The “” DNS attack

An attack on DNS udp port 53 is been spreading out these days. The attacker uses botnets to send out UDP packets using a fake SRC IP address for a DNS request. When the DNS server replies to this query, he sends it to that false address.

Pakets look like this:

SRC: 178.33.2.*:any
DST: yourdnsserver:53

The source IP is a fake, but every DNS servers configured with root hints will answer to this paket. Problem here:

Request size: 78 bytes
Answer size: 3656 bytes

So this is a 46x multiplier for DDOS attacks. Nice idea, bad for DNS server owners. There are a lot of websites talking about this issue:

Protection against any attack…

How to block DNS Amplification Attack any attack…

How to Launch a 65Gbps DDoS, and How to Stop One…

Is Your Open DNS Resolver Part of a Criminal Conspiracy?…

[issue-1] Routers don’t follow BCP38

So the problem has two sources; first the internet routers that allow pakets being transported with source addresses that aren’t from ranges behind those routers. Or in other words: Why should a router forward a packet from a source he already knows for a different gateway in his routing table? There’s a routing “best common practice” no. 38 that describes this as follow:

IF packet's source address from within [its assigned space]
THEN forward as appropriate

IF packet's source address is anything else
THEN deny packet

Thanks to Chip Marshall from for publishing this information. His post is here.

More Information about BPC38 can be found here:

[issue-2] DNS recursion

The other reason is, a DNS server published in the internet should only answer queries for his zones. But most DNS servers are configured to perform recursive DNS queries on behalf of its clients. This is the reason, why this attack has spreaded out.

To disable recursion on Windows DNS Servers:

  • Right-click the DNS server and click Properties
  • Select the advaned tab
  • under Server options, select “Disable recursion” check box
  • Save using the OK button

More Information in TechNet:

Another way could be removing all root hints and forwarders from the config. But disable recursion is the easiest and most common.

Other Links:

Alert from US-CERT:

negative Ping times & losing Performance data

Did you ever see something like this?

21.05 ping time

The problem also appears to loose performance graph data like this:

21.05 perf

But what’s causing this phenomen? I found this Article in MS KB895980:


This problem occurs when the computer has the AMD Cool’n’Quiet technology (AMD dual cores) enabled in the BIOS or some Intel multi core processors. Multi core or multiprocessor systems may encounter Time Stamp Counter (TSC) drift when the time between different cores is not synchronized. The operating systems which use TSC as a timekeeping resource may experience the issue. Newer operating systems typically do not use the TSC by default if other timers are available in the system which can be used as a timekeeping source. Other available timers include the PM_Timer and the High Precision Event Timer (HPET).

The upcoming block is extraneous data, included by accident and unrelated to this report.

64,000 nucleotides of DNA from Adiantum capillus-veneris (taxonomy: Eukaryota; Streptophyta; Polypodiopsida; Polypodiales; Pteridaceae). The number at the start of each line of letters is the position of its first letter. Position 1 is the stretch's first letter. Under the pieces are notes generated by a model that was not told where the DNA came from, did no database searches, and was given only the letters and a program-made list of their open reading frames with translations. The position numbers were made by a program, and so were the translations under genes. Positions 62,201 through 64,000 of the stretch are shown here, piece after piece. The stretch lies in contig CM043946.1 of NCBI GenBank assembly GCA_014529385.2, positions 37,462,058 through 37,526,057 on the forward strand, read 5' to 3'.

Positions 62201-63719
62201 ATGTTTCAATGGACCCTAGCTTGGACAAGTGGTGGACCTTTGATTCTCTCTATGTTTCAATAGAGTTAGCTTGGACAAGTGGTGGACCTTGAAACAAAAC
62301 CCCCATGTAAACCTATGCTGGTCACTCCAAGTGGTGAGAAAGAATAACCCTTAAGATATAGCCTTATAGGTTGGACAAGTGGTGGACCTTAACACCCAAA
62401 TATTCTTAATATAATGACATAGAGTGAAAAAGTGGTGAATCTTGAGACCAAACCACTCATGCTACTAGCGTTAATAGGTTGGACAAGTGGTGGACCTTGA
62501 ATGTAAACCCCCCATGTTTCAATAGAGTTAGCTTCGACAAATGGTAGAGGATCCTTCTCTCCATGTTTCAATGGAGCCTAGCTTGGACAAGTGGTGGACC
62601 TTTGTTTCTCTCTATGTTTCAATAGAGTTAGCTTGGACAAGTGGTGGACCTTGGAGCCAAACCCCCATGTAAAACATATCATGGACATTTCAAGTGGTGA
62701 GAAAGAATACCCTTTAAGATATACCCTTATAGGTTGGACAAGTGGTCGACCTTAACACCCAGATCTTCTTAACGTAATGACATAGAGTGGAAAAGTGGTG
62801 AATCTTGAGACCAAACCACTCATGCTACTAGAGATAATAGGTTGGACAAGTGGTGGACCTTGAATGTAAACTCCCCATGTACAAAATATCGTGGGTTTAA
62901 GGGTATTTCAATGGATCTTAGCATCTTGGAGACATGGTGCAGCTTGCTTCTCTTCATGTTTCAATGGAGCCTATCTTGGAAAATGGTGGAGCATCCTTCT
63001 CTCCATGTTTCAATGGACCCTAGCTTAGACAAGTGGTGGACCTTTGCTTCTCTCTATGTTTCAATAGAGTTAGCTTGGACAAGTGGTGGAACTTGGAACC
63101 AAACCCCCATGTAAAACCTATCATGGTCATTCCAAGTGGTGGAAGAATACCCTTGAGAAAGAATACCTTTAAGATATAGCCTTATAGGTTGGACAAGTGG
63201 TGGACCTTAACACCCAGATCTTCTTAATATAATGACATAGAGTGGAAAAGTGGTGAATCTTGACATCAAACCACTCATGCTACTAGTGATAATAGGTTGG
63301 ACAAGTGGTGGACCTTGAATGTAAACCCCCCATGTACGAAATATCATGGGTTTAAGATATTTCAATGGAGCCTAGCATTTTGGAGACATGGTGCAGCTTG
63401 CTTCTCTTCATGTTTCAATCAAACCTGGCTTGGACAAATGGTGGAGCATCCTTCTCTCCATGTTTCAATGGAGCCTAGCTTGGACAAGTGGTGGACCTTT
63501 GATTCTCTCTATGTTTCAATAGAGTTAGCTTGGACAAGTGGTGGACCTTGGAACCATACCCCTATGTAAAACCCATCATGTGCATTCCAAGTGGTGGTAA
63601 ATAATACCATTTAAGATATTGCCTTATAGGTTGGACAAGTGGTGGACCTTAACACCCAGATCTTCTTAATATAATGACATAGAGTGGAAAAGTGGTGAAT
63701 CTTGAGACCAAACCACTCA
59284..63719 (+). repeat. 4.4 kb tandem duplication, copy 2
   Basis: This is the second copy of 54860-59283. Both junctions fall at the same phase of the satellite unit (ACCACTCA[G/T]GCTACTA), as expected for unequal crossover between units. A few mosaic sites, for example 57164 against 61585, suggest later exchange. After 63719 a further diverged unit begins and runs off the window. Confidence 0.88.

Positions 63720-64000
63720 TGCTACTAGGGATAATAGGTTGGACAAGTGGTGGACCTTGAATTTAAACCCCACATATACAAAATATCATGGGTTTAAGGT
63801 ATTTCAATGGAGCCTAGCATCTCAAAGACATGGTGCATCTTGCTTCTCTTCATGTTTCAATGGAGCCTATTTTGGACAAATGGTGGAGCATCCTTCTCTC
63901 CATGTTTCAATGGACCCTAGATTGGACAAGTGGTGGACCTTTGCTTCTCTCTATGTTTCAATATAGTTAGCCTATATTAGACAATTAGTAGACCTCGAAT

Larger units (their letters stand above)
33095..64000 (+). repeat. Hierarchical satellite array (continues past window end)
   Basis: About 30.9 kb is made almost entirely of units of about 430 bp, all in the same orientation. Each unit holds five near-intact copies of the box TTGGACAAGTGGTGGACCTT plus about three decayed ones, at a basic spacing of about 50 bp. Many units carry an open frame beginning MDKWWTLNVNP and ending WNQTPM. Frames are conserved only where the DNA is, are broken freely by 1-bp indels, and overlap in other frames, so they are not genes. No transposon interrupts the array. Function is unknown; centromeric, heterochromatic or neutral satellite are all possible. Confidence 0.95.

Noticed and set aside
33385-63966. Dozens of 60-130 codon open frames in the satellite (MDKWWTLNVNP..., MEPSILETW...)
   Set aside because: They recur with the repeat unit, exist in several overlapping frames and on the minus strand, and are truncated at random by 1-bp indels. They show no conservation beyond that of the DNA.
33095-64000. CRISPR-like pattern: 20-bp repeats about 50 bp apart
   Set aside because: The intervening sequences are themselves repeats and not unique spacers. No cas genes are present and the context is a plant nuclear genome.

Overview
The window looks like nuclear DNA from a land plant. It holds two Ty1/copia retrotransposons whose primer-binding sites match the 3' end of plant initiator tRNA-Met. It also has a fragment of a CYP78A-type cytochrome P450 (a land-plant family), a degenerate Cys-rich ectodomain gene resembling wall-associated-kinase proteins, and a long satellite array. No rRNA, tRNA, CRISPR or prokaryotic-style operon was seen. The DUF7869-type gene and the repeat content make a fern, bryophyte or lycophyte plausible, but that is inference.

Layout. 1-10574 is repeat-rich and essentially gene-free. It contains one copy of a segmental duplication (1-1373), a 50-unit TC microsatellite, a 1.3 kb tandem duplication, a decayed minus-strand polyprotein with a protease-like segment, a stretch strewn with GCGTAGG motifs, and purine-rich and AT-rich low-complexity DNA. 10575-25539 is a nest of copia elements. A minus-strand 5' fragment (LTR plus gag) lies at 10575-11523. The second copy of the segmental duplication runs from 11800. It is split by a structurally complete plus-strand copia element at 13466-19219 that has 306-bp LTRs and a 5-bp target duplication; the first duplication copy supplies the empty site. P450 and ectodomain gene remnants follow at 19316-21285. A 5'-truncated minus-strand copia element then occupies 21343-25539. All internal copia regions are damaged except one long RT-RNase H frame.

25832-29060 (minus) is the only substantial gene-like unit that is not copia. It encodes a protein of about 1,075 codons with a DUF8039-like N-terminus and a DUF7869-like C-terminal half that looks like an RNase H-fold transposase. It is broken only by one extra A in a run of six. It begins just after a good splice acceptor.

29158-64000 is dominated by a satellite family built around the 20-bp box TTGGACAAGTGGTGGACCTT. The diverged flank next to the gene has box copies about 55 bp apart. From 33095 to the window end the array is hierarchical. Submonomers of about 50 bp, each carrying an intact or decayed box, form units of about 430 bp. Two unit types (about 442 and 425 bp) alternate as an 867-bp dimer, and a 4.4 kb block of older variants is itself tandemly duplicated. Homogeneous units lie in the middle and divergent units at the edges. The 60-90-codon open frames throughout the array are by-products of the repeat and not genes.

Weird, isn’t it? I decided to use the boot.ini Switch “/userpmtimer” to successfully solve that problem.

JetPack for DHCP DB maintenance missing?

During my learning courses of Server 2012, I just tried to do a DHCP Database maintenance using JetPack. I really didn’t found that executable, so I also tried doing the same under Server 2008r2. No success. Know why? JetPack is only installed in combination with the WINS Role. Who does still use WINS?!? (Sorry for that.)

So if you don’t want to install the WINS Role only to get the JetPack executable back, there is one other way.

  1. Open Explorer, Browse to %windir%\System32
  2. Use the Search Box and enter “JetPack”
  3. Copy the executable to %windir%\System32\dhcp
  4. Run your maintenance


Technet Article; Jetpack.exe on Windows 2008 server

KB145881 How to Use Jetpack.exe to Compact a WINS or DHCP Database

Get (Calculate) Windows Product Key using PowerShell

There are some tools in the web that can read out Product Keys from a running Windows installation. There’s also a cool guy that wrote a PowerShell Script that can do the same. Christian Haberl published his Script on his blog here:

Source Code:

function Get-ProductKey {

$value = (get-itemproperty “HKLM:\\SOFTWARE\Microsoft\Windows NT\CurrentVersion”
$ProductKey = “”
for ($i = 24; $i -ge 0; $i–
) {
$r =
for ($j = 14; $j -ge 0; $j–
) {
$r = ($r * 256) -bxor $value[$j
$value[$j] = [math]::Floor([double]($r/
$r = $r %
$ProductKey = $map[$r] +
if (($i % 5) -eq 0 -and $i -ne
0) {
$ProductKey = “-” +
echo “Product Key:” $ProductKey


Very cool! Thanks Christian for publishing that code.

Boot directly from vhd File

Yes I knew about mounting vhd files as drive in Windows 8/2012, and ISO files can also be mounted directly in windows explorer. But here’s a very easy way to mount AND directly add the vhd image into BCD boot menu to boot up from:

(1) Copy the Extracted VHD file to C:\BootVHD\Server2012.vhd

(2) Mount the copied VHD file as a virtual Drive Letter

  • Right-click on the “Command Prompt” shortcut and select “Run as Administrator”
  • run “DISKPART.EXE” from the Command Prompt
  • At the “DISKPART>” prompt type the following commands, pressing Enter after each:
  • SELECT VDISK FILE=”C:\BootVHD\Server2012.vhd”
  • EXIT

(3) Wait for the VHD file to be mounted as new Drive Letter.  When completed, this new drive letter will display in “My Computer” and “Windows Explorer”

(4) Add a new OS Boot Menu Choice for Windows Server 2012

  • Right-click on the “Command Prompt” shortcut and select “Run as Administrator”
  • Run “BCDBOOT <mounted_drive_letter>:\WINDOWS” from the Command Prompt

(5) Reboot and select “Windows Server 2012” for the OS Boot Menu displayed